“True,” Parret said. “But, I flatter myself, I have done quite a bit on that count myself. If you knew the number of stories I had heard about you, the number of allegations made without support.” He shook his head. “And that little bit of wordplay I heard the other day…that was not an allegation made without support, was it?”

Mark stopped dead and turned to Parret. “Are you trying to blackmail me into giving in to your demands?”

“No, no!” He paused and rubbed his mustache. “Well, only if it would serve.”

Mark rolled his eyes. “You may put quotation marks about this, if you choose, and place it in your paper—I would rather sell my soul to the devil than have you make another shilling off my reputation.”

“The devil can have your soul. I just wish to maximize my income.”

Mark turned away once more, walking as swiftly as he dared. He could see the churchyard now, and a knot of townspeople collected in front. Maybe if he waved them over, he could…

He could what?

Have them toss Parret out on his ear? Lock him up on trumped-up charges? Either option seemed a fine idea. Almost as good as getting his hands on the man, lifting him bodily by the collar…

Mark shook his head to clear it of the violence of those thoughts. He wasn’t about to lose his temper, his balance. Not to a little puddle of ethics like this man.

“And if you won’t speak to me,” Parret said, “someone else will. I’d love to write about the woman you spoke with—Mrs. Farleigh, was it? It could be like Lady Eugenia all over again.”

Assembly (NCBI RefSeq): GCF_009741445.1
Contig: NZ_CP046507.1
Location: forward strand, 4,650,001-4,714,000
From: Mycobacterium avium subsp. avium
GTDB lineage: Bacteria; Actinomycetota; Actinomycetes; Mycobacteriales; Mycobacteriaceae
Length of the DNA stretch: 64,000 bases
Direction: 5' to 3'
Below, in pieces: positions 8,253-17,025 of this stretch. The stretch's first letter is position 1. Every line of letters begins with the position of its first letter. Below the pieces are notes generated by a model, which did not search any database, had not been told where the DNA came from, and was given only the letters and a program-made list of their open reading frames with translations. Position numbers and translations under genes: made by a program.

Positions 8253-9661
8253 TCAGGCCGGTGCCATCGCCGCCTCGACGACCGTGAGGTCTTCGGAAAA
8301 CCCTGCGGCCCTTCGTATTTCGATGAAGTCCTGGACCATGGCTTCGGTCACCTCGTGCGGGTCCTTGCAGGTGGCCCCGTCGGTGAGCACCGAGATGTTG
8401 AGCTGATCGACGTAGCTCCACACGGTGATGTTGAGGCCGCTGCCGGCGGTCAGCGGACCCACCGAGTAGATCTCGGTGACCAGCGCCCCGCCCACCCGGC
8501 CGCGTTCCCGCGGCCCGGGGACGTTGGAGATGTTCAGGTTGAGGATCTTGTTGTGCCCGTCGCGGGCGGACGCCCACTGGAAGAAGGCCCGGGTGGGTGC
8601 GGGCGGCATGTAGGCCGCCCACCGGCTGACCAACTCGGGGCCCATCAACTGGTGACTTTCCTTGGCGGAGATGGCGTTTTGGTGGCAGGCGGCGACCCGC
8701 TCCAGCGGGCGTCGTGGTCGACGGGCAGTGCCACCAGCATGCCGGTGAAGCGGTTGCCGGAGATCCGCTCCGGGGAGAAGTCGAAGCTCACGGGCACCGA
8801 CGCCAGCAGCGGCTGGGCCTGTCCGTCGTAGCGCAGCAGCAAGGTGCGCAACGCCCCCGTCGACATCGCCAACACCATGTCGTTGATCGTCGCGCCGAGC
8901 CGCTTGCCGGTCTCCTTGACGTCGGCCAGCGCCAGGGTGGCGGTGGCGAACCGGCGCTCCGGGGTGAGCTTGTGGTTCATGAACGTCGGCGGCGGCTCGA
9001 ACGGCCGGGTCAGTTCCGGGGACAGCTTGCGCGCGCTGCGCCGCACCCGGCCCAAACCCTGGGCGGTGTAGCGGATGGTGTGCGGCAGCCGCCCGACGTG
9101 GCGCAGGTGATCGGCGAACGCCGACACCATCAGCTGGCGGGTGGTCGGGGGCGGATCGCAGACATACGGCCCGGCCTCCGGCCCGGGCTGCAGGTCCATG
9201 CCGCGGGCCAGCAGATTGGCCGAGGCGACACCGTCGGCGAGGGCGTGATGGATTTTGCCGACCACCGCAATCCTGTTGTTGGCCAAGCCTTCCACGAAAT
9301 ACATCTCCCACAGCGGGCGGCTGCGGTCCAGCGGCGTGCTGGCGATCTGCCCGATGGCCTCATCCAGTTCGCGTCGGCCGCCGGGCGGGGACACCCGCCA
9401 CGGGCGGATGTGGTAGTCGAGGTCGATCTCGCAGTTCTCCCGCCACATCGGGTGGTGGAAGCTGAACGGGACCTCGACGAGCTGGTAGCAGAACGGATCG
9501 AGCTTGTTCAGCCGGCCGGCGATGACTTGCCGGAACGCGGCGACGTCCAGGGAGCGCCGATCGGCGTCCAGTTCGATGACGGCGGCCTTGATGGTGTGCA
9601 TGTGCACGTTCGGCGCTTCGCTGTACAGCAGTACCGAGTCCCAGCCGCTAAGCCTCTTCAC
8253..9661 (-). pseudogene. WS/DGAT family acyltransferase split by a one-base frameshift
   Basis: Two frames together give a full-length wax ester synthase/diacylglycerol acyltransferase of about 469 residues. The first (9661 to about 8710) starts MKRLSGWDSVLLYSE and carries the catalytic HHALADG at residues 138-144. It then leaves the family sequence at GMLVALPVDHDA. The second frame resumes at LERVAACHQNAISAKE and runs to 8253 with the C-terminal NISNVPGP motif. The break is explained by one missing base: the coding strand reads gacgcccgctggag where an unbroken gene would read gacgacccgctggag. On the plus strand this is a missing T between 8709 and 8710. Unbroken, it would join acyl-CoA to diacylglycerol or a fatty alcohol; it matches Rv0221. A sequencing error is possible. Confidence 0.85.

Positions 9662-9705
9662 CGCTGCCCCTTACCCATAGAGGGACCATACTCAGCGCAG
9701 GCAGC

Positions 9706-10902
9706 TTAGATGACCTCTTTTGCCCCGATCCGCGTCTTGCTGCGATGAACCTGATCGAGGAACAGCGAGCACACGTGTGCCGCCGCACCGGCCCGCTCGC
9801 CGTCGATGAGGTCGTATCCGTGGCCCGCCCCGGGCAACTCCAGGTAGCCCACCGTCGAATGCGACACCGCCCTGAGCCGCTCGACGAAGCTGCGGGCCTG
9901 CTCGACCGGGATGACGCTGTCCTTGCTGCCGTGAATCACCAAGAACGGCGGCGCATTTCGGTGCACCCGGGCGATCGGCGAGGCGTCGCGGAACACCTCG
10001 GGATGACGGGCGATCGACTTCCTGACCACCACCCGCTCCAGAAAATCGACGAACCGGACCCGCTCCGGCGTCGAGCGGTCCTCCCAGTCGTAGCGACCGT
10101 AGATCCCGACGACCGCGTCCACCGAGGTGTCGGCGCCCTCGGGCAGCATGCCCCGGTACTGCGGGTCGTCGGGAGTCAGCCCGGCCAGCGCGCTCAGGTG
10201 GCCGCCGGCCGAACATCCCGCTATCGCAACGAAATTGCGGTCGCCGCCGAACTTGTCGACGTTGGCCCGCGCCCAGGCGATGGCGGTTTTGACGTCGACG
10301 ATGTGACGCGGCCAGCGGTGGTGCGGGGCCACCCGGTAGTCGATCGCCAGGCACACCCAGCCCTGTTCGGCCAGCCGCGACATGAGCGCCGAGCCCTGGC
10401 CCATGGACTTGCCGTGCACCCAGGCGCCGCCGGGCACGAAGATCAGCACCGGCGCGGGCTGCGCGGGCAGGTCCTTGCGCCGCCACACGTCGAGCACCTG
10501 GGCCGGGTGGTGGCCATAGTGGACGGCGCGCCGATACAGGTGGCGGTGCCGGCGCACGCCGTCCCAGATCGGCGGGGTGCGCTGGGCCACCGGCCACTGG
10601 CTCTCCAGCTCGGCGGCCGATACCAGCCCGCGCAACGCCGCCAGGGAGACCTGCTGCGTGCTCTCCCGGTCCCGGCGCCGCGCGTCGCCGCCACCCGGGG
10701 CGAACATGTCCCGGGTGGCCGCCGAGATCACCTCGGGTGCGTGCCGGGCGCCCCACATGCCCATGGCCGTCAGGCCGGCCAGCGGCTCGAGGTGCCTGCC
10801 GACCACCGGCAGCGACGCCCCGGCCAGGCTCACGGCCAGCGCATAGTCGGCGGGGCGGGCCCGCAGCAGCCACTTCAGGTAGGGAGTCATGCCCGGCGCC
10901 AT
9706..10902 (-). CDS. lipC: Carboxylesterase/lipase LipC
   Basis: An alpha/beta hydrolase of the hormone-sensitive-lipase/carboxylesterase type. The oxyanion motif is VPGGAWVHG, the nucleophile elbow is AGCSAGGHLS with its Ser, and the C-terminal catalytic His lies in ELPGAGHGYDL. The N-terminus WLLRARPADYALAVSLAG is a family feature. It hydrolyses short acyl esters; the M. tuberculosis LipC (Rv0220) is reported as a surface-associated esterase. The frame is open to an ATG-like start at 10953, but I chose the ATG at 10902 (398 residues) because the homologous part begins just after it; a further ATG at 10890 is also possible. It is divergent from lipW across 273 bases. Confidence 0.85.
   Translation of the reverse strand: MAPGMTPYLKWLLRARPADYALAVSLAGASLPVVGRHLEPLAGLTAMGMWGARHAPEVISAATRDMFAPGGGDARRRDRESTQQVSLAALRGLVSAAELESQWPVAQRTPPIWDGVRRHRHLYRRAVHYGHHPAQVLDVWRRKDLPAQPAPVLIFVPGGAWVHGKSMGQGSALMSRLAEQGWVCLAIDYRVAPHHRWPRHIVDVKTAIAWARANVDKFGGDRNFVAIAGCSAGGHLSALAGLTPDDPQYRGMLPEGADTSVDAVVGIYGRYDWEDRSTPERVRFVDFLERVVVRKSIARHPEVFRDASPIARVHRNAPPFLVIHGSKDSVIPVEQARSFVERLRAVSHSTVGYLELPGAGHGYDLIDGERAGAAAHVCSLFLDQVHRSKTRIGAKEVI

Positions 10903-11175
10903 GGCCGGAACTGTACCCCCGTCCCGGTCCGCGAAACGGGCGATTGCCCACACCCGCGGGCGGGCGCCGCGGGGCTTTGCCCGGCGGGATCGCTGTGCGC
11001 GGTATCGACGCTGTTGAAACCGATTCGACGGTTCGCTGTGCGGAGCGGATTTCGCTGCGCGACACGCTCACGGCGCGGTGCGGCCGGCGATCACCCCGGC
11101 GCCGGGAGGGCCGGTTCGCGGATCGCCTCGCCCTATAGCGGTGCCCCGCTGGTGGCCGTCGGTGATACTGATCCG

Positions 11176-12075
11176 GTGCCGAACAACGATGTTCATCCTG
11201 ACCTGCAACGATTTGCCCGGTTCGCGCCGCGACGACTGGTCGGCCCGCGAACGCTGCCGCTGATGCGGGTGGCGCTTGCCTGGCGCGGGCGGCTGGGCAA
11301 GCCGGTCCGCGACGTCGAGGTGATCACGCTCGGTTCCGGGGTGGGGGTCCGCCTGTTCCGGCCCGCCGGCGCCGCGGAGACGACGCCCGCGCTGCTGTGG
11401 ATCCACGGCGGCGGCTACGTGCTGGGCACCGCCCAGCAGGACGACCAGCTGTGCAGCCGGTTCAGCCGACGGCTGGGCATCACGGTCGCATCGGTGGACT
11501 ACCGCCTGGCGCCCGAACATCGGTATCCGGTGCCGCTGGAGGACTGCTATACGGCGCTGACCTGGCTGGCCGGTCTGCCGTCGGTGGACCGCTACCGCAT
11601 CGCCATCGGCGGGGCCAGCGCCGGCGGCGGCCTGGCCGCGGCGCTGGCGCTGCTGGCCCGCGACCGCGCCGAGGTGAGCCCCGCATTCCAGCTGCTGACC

A swell of ugly emotion bore down on Mark. It slammed across him, knocking him practically breathless. He felt like a chip of wood, riding raging floodwaters. And before he could think better of it, he turned, abruptly, and tripped Nigel Parret. As the tiny man went sprawling, Mark grabbed his arm and wrenched it around. His other hand twisted in the collar of the man’s greatcoat. He picked the man up bodily.

“Sir Mark!” Parret squeaked, his feet kicking out in midair.

Mark had a mental image of himself slamming the man repeatedly against the stone wall of the tavern. The thought was almost too satisfying— Parret’s nose bleeding, his hands scraped.

Mark took two steps toward the nearest house.

Stop. Stop.

But he didn’t want to. He fumbled for calm. It felt like floundering. His knuckles scraped against the greasy fabric of the man’s collar.

Mark turned to the side and lifted the man skyward. Parret gave a little shriek, one that was all too pleasing to some corner of Mark’s vengeful soul. His feet kicked out. And then Mark let go.

The resulting splash sent a shower of droplets into the air, misting Mark’s face.

In the murky water of the horse trough, Parret sputtered and wiped his face. A horse, tied to a ring nearby, let out a great sighing bluster, as if to say, Oh, please. Not in my water.

“You’re wrong,” Mark said. “I can stop you.”

But there was no sense of righteous victory in these words. Instead, he felt a sick, hollow regret. He’d lost his temper. Again.

That vision—of his slamming Parret’s limp body against the stone wall of the public house—lingered still, an uninvited, unsavory guest. Mark could almost feel the reverberations in his arms, as if the ghost of his awful want had taken up residence.

Parret stared up at him, speechless for once.

It wasn’t the first time Mark had crossed the line between that red, hazy want and violence. It wasn’t the first time he’d regretted it, either.

Mark sighed and shook his head. “Understand, Parret. You are not going to have an exclusive interview with me. Not in reality, nor will you print one in the public imaginings you call articles.”




“Certainly not.” Mark set his hands on his hips.


“And not that.”

“Sir Mark,” Parret pleaded. “I have a daughter. I—I have cultivated your reputation, as carefully as any steward. Have I ever printed anything maligning you? I’ve made my reputation—my career—o

n telling the truth about you. Should we not work together on this?”